By Steve Levine, Esq., Senior Vice President, Alliant
Stockholders of Delaware corporations have a qualified right to inspect certain nonpublic corporate books and records pursuant to Section 220 of the Delaware General Corporation Law. As a prerequisite, the stockholder must first demonstrate a “proper purpose” that is reasonably related to the person’s interests as a stockholder. Delaware courts have recognized several categories of “proper purpose” including: 1) investigating corporate wrongdoing in advance of filing derivative litigation; 2) to inform the company electorate of corporate wrongdoing or to mount a proxy fight; 3) to seek an audience with the board; or 4) to prepare a stockholder resolution for a company’s next annual meeting (i.e. seek corporate reforms). Secondarily, in order to enforce an inspection under Section 220, the stockholder must demonstrate the scope of the books and records to be inspected is no broader that what is necessary and essential to accomplish the stated, proper purpose. Procedurally, the stockholder first submits a written demand and if the company refuses to permit the inspection or does not reply to the demand within 5 business days, the stockholder may commence litigation in the Delaware Court of Chancery.
Section 220 matters have evolved over time, both in terms of the scope of materials covered as well as the necessity for such actions to be commenced in the first place. With respect to scope, Delaware Courts have broadened the type of documents they will permit a stockholder to review. Recently, Delaware Chancery Court expanded shareholder rights to cover all electronically stored information as well as paper documents. This wrinkle resulted from the observation that business is now conducted in a predominantly electronic arena, with over 90% of business documents stored electronically. As a result, stockholders can now access personal emails if officers and directors utilize personal email accounts to conduct corporate business and thus, any corporate business conducted over personal email is fair game with respect to stockholder inspection. Individuals are reluctant to have such person email information shared.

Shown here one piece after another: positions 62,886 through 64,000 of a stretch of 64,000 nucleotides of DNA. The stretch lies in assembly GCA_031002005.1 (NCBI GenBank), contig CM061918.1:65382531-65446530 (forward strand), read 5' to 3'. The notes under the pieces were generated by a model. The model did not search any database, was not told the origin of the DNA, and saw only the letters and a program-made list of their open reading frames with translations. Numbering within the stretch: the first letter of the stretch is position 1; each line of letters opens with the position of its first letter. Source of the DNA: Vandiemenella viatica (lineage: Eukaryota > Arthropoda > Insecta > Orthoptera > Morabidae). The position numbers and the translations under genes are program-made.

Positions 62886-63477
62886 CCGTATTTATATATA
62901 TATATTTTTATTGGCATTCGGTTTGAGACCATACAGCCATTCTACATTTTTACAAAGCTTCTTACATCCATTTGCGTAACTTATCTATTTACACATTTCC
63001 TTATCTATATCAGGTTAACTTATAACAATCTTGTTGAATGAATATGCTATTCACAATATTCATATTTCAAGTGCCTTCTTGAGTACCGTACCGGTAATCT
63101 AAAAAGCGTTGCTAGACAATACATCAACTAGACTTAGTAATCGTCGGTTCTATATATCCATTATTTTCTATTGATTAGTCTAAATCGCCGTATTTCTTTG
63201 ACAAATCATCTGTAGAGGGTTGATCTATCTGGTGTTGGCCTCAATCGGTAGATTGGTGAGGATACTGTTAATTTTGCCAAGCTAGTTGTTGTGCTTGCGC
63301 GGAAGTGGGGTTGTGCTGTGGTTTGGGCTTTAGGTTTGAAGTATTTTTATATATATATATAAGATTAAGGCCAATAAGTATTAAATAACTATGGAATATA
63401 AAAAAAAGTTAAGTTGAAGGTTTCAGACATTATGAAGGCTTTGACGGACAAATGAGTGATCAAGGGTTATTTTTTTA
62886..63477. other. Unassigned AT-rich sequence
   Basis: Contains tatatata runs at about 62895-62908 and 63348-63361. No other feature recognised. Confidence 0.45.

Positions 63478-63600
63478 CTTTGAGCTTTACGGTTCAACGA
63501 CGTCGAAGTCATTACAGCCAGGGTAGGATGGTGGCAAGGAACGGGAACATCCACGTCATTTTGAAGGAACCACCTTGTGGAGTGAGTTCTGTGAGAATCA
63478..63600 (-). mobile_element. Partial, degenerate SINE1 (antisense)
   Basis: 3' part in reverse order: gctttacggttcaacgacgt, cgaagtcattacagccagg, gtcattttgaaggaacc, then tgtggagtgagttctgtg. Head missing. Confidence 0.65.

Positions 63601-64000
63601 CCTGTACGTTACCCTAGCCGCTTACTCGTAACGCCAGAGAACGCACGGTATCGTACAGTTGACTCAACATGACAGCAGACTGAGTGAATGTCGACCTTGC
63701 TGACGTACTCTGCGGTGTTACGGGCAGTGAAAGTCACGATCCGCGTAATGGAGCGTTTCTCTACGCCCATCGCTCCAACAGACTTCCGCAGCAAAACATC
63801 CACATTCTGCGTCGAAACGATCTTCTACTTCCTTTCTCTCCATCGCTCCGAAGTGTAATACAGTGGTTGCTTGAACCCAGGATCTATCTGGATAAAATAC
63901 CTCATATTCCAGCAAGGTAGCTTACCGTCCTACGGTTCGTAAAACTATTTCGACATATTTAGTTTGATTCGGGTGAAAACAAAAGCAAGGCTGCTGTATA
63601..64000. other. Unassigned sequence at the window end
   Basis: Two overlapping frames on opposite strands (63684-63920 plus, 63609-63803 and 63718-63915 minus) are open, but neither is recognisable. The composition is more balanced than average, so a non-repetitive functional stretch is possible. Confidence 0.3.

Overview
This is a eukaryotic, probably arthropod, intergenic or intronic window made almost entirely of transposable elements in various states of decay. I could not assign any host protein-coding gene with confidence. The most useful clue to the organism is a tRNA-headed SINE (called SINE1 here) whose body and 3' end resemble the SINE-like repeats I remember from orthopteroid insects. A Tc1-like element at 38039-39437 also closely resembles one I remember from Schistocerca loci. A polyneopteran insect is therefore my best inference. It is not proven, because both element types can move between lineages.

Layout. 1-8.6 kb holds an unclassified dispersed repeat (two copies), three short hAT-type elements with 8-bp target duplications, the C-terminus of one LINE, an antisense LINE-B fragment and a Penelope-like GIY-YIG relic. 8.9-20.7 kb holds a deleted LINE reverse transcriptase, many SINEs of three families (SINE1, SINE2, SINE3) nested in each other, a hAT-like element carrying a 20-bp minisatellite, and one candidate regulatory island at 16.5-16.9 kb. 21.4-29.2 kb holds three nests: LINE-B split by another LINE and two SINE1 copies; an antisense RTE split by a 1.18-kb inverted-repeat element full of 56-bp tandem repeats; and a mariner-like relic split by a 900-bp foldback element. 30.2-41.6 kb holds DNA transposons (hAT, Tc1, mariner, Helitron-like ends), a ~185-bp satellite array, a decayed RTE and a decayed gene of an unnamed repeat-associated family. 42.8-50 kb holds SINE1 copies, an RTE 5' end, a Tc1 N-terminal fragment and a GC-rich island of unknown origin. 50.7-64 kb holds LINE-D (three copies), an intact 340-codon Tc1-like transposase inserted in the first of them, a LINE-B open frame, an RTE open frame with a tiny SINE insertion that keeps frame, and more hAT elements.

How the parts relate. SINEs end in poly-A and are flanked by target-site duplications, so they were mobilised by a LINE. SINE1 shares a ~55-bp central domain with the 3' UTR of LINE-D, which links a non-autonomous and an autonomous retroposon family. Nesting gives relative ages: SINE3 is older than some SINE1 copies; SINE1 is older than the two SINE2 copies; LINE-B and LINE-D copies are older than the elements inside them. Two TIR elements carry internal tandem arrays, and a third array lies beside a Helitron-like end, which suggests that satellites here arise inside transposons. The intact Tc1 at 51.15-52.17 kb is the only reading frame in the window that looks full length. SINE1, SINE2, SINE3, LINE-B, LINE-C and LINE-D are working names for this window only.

In recent years, Delaware court rulings and other commentary urged stockholders to use Section 220 to conduct investigations into corporate mismanagement prior to filing derivative litigation. This procedural step has been used successfully by stockholders to meet the heightened pleading requirements of filing such derivative complaints. When 220 books and records demands are made with the purpose being “investigation of corporate wrongdoing”, there are often factual allegations contained within the initial books and records demand or the subsequent Section 220 complaint that reveal the particular mismanagement and/or wrongful conduct the stockholders are seemingly attempting to bring to light.
This aspect changes the applicability of D&O insurance coverage. This newer trend (alleging the mismanagement or wrongful conduct) generally results in defense costs coverage being available to the company as they respond to the 220 demand or defend the Section 220 proceeding. In the past, more generic or boilerplate Section 220 demands and complaints did not necessarily contain such specific allegations of wrongdoing and thus, insurance carriers often found that a “Claim” had not yet been made under the D&O policy because the materials submitted to the carrier did not contain Wrongful Act allegations.
Once a Section 220 proceeding advances beyond the information gathering phase and into the derivative litigation phase, Insured Persons are defending a suit for, among other things, monetary damages. The type of relief sought by shareholders in the derivative complaint raises other coverage issues. D&O coverage may include indemnity payments, or Side A payments, by the carrier in addition to defense costs.